I know I am probably in the minority when I tell you I have not yet counted out Tiger Woods in his pursuit of breaking Jack Nicklaus’ record of 18 major championships. Even with news coming out yesterday that surgery for a pinched-nerve will keep him out of the 2014 Masters, I am still not writing off his chances yet of winning four more majors to at least tie Nicklaus.
It was the 2008 U.S. Open when Tiger won his last major championship. He limped around Torrey Pines as the world watched a broken golfer battle Rocco Mediate. We would soon find out all that limping going on was an actual broken leg that would require surgery and force Tiger to sit out for an extended period of time. Four years and one divorce settlement later, Tiger Woods has failed miserably in his pursuit in ultimately breaking Jack Nicklaus’ record.
As most of the world writes Tiger off, I think we sometimes forget he has already accomplished something that only three players in golf history have ever accomplished. Tiger has 14 major wins, which puts him alongside Jack Nicklaus and Walter Hagen as the only golfers who have ever won double-digit majors.
I don’t think anybody questions Tiger as one of the greatest players in golf history, and the fact he’s only one of three players to ever win ten or more majors is a milestone feat in itself. The problem arises in the fact that ever since Tiger Woods came onto the golf scene in 1999, the only thing ever asked is when he would break the most coveted record in golf history. It’s sad to say, but at the end of Tiger’s career, he will ultimately be judged by whether or not he ties or breaks that record.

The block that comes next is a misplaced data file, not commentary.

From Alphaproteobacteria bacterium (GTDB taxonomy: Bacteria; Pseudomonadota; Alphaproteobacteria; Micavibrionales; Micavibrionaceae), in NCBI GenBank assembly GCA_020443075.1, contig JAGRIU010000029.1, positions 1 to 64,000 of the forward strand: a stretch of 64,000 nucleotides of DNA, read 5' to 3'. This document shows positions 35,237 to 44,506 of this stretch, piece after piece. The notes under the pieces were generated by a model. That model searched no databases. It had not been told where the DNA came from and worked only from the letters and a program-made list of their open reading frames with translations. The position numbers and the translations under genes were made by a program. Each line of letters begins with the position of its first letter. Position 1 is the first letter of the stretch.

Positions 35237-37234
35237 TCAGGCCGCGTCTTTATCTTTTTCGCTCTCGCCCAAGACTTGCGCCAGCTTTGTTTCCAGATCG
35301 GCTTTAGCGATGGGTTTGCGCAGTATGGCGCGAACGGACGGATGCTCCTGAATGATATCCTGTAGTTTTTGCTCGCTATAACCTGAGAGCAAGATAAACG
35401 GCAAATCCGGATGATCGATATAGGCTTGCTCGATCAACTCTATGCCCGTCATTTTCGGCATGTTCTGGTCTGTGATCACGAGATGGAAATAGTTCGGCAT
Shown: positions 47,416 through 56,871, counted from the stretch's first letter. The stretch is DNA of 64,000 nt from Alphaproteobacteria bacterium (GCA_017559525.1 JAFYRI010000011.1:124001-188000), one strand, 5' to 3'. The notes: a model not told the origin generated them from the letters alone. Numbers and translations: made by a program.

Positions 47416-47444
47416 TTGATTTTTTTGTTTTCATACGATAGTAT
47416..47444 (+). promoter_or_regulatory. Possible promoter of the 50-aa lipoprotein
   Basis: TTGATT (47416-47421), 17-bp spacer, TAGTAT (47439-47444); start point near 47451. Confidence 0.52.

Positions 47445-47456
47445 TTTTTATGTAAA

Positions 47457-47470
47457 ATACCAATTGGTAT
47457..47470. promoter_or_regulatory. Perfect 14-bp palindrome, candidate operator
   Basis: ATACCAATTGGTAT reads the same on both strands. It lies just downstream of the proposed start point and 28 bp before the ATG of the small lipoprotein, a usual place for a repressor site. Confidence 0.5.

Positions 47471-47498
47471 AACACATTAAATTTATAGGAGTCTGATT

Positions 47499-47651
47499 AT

So now Tiger is out of the picture for this year’s Masters, I started to think about those three players in history with double-digit major wins and I began to wonder if we will ever see another double-digit major winner in history? Looking at the active players and the number of majors they have won, I seriously question whether we will ever see another winner who will win at least 10 majors. So I put some numbers to it and came up with a list of current players that could have a chance.
The most obvious contender is of course Rory McIlroy. At 24-years old and two majors already under his belt I don’t think anyone will argue Rory is the most talented and most likely to reach double-digit major wins. Bottom line, golf is tougher than ever with all the young talent around the world now. There’s more parity in golf compared to when Tiger came along in 1999. There’s no guy dominating anymore and the players now are the same guys who watched Tiger dominate in the 2000’s who now look up to him and say “I can be that guy and I am good enough.”
As we get into the numbers here, keep these Jack Nicklaus numbers in mind. They are the basis for my calculations. Jack won his last major at won 46 years old, which gave him his 18th major victory. Jack played in a whopping 166 major championships over the course of his career with a winning percentage of 10.84%. He played in many more majors after that 1986 Masters win and that’s lowered his major winning percentage significantly.
Major Championship Winning Percentage